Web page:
Here you’ll find all our latest updates, advice and guidance relating to large and small calibre rife ammunition for use in live quarry and target shooting.
Moving away from lead
In February 2020, BASC joined other rural organisations – the Countryside Alliance, Country Land and Business Association, Game & Wildlife Conservation Trust, National Gamekeepers’ Organisation, British Game Alliance, Moorland Association, Scottish Land & Estates, and the Scottish Association for Country Sports – in issuing a statement on lead-free ammunition for live quarry shooting.
In consideration of wildlife, the environment and to ensure a market for the healthiest game products, at home and abroad, we wish to see an end to both lead and single-use plastics in ammunition used by those taking all live quarry with shotguns within five years. The shooting community must maintain its place at the forefront of wildlife conservation and protection.
Sustainability in our practices is of the utmost importance.
Many years ago, wetland restrictions demanded a move away from lead shot and we believe it is necessary to begin a further phased transition.
Recently, there have been significant developments in the quality and availability of non-lead shotgun cartridges, and plastic cases can now be recycled.
For the first time, biodegradable shot cups for steel shot, with the necessary ballistics to ensure lethality, are available. These welcome advances are continuing at an ever-quickening pace, in response to demand from a changing market. Such advances mean that, over the coming years, a complete transition is achievable.
We are jointly calling for our members to engage in this transition and work with us, the Gun Trade Association and the cartridge manufacturers to ensure that further viable alternatives are developed for every situation involving live quarry. This is an opportunity to take the initiative and ensure the reputation of the shooting community, as custodians of the countryside, is both maintained and enhanced.
BASC Sustainable ammunition workshops
Leading by example, BASC has launched a series of sustainable ammunition days which provide members with the chance to try non-lead loads and understand more about their shotgun’s capability.
The sustainable ammunition days provide ample opportunity to dispel the many uncertainties surrounding steel shot alongside BASC experts while trying out standard steel, biodegradable-wad cartridges from various manufacturers.
We have held many of these events across the country. They are advertised to BASC members via region-specific email newsletters. If you haven’t received an email from us yet, please keep checking here. for updates, or contact your regional team to register your interest.
The pilot course took place over two days in early summer 2020 at Oakedge Shooting Ground, Staffordshire and attracted members from various backgrounds. It allowed us to glean useful feedback. Each of the attendees had an opportunity to try out and compare non-lead cartridges from various manufacturers on a simulated game layout. The results from a survey completed by attendees after the event are shown below.
Research and development of sustainable loads has increased exponentially over the last few years, and we will continue updating the sustainable ammunition days as and when new products come on the market.
93 per cent of participants said the loads were effective on clays.
92 per cent of participants had no concerns about using steel shot once they had tried it.
97 per cent of participants were confident in using steel shot now on both game and clays.
What you need to know…
What are the organisations calling for?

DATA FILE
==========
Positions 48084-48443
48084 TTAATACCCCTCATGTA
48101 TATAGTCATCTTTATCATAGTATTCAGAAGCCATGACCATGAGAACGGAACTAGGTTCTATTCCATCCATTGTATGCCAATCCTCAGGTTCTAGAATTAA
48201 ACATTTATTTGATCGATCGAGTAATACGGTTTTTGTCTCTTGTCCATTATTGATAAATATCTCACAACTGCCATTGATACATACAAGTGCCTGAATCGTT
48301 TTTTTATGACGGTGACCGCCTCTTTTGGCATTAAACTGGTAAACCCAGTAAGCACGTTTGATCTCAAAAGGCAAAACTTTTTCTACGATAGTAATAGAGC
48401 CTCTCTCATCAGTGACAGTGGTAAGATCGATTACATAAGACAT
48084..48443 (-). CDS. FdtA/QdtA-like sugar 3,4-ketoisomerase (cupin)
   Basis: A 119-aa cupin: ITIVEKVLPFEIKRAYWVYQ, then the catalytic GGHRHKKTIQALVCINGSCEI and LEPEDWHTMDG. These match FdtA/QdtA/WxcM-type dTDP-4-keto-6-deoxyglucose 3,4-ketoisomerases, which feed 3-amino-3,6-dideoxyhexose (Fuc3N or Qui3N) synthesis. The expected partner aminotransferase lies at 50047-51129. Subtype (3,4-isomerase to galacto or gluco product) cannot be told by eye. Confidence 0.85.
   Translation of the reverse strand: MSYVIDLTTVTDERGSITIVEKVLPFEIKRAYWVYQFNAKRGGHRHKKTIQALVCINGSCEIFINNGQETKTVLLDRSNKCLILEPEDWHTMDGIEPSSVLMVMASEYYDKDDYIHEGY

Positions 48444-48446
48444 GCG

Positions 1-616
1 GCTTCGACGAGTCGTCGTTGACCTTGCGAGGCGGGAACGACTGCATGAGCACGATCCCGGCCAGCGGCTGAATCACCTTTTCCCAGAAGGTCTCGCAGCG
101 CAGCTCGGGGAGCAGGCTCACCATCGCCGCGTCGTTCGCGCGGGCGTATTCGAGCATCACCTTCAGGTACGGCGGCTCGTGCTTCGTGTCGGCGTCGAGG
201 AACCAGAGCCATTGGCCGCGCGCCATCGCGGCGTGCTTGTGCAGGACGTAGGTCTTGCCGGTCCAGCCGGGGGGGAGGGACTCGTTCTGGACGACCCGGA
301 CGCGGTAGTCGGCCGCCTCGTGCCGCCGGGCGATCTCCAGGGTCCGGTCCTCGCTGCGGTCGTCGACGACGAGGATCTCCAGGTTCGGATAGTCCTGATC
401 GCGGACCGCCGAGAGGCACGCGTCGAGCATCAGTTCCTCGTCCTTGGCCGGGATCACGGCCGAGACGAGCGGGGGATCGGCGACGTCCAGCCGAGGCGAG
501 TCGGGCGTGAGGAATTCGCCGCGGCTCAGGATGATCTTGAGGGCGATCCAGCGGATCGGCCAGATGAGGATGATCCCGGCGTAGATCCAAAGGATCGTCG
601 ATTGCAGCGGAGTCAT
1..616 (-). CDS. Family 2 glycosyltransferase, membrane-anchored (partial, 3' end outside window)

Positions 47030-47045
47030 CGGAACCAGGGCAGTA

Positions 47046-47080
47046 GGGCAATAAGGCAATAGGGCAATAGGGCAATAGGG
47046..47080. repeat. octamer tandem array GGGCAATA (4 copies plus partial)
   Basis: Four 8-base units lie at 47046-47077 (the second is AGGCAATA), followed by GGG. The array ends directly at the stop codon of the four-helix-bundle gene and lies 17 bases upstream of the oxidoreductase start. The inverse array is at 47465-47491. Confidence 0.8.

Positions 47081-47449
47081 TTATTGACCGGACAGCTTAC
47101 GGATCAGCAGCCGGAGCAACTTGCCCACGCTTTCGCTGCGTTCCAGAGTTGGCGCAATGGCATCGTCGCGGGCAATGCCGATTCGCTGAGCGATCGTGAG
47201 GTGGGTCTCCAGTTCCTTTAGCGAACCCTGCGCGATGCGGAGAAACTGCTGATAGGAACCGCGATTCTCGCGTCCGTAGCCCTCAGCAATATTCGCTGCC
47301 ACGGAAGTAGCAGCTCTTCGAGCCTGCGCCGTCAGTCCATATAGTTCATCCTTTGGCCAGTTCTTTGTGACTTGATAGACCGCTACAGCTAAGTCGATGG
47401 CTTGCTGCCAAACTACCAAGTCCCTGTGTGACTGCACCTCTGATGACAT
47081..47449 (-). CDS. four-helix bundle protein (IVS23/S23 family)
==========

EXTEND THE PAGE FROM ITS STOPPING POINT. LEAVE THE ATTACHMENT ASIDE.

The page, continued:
Collectively, we are calling for a phased transition away from the use of lead shot in shotgun shooting for all live quarry. We are also calling for the end of single-use plastics in all shotgun ammunition. We feel that both goals are achievable by 2025, allowing suitable time for the industry to respond with new product development and ensure adequate supply.
Recent technological developments have made non-lead shot more effective, more widely available and more affordable. Equally, biodegradable wads are now a possibility. These advances are continuing apace and it is now time for the wider live quarry shooting community to join the wildfowlers, who have used non-lead alternatives successfully for the last 20 years.
In addition, there are over-burdening legislative changes coming down the line as a result of work being undertaken by the European Chemicals Agency (ECHA). Despite Brexit, we are expecting that these regulations will be implemented in the UK either due to a requirement to sell lead-free game into Europe, or by UK legislation.
Why is using lead shot a problem?
Concerns around the use of lead shot limit the current market for game products, and retailers are increasingly asking for game that has been shot with non-lead alternatives.
Additionally, lead has been progressively removed from other substances, such as petrol and paint. There is growing concern about the damage lead shot causes to wildlife away from wetlands. The fact that non-lead alternatives of suitable quality are increasingly available means that we should transition towards them.
What are the alternatives?
Alternatives include steel, bismuth and tungsten-based shots. There are also cheaper alternatives to bismuth, made of alloys, on the market. These are available in a variety of shot sizes and calibres.
Do the alternatives all behave the same way?
No. Each metal behaves differently and people who shoot need to be aware of the differences. Simple patterning tests and practice on clays will help ensure that shooters identify which is best suited to their guns and their intended quarry.
I’ve heard that steel shot is ineffective
This is a rumour from the very early days of steel shot development. Field trials comparing lead and steel shot have found no differences in a number of measures, including lethality and effectiveness at practical shooting ranges.
Can I fire steel shot through my shotgun?
Steel shot is classified as either standard or high performance. If your gun has been nitro proofed since 1954 (i.e. it can fire modern lead loads) and bears any of the CIP, London or Birmingham symbols, then it will be safe to fire standard steel providing the ammunition is
compatible with the chamber of the gun.
Standard steel is generally smaller than a British size no. 3 (3.25mm diameter). Please note that the British Proof Authority will not give guidance on pre-1954 marks and recommends re-proof of such arms.
High-performance steel cartridges should be clearly marked as such on the box and should only be fired through guns bearing the fleurde-lys proof mark and usually with the words ‘STEEL SHOT’ stamped on the barrel. High performance steel is usually British shot size no. 3 and larger (3.25mm diameter).
CIP recommends half choke or less for certain shot diameters for the various gauges of shotgun (see table).
|Bore||Maximum recommend choke restriction||Shot diameters|
|10 & 12||Half choke or less||For shot larger than 4mm|
|20||Half choke or less||For shot larger than 3.5mm|
|16||Half choke or less||For shot larger than 3.25mm|
|28||Half choke or less||For shot larger than 3mm|